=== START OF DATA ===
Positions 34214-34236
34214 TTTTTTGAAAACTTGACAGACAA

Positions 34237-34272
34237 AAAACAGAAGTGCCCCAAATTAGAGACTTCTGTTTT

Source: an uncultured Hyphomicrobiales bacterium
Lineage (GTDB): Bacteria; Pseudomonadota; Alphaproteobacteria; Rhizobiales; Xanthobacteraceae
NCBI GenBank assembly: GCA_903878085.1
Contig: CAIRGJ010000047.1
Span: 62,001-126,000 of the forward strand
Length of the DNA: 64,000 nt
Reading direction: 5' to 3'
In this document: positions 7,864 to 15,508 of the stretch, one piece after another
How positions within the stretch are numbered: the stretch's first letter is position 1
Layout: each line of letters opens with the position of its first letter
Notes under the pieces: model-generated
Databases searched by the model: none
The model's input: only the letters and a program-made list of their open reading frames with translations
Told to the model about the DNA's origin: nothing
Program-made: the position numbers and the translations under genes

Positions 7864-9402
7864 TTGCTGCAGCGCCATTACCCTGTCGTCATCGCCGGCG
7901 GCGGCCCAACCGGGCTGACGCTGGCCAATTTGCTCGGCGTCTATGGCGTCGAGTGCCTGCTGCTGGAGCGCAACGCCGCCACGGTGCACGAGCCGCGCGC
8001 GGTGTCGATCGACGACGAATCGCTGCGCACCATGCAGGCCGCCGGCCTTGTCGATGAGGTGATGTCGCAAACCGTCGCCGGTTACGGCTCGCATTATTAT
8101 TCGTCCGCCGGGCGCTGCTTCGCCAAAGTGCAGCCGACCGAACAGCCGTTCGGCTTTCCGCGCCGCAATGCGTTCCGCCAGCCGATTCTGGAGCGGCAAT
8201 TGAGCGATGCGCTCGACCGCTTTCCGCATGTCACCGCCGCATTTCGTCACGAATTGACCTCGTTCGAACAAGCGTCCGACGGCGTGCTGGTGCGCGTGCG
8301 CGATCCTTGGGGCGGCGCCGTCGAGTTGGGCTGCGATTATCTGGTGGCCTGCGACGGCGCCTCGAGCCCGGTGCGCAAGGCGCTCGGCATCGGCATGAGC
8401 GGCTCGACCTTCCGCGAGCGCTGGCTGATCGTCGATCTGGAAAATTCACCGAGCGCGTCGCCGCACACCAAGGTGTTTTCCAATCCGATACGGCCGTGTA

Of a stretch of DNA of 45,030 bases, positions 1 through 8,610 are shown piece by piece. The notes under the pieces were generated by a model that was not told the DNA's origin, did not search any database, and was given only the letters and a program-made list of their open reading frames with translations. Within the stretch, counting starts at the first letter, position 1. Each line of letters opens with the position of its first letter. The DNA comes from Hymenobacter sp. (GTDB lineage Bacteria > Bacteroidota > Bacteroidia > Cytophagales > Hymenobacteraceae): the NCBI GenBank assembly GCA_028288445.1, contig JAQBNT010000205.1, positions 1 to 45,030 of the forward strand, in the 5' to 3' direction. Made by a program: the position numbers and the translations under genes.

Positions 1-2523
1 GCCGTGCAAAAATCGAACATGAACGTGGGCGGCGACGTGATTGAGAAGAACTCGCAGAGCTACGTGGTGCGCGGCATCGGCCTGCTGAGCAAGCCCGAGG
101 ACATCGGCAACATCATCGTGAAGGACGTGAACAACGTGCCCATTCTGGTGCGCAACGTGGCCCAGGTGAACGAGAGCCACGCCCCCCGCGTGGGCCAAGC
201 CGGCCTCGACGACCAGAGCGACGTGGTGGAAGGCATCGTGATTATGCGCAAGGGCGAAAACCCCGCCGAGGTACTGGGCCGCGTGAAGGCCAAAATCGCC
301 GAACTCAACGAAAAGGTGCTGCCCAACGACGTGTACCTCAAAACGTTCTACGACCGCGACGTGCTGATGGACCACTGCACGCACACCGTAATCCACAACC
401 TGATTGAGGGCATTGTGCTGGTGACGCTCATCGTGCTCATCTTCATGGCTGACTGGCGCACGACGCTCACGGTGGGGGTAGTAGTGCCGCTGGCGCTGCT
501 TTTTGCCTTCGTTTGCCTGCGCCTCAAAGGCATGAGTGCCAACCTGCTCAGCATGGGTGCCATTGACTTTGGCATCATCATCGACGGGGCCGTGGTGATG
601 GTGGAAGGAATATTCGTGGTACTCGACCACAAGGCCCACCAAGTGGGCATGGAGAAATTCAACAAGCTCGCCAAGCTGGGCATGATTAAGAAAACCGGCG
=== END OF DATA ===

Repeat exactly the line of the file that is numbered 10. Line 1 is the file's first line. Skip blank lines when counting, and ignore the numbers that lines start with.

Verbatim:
Length of the DNA: 64,000 nt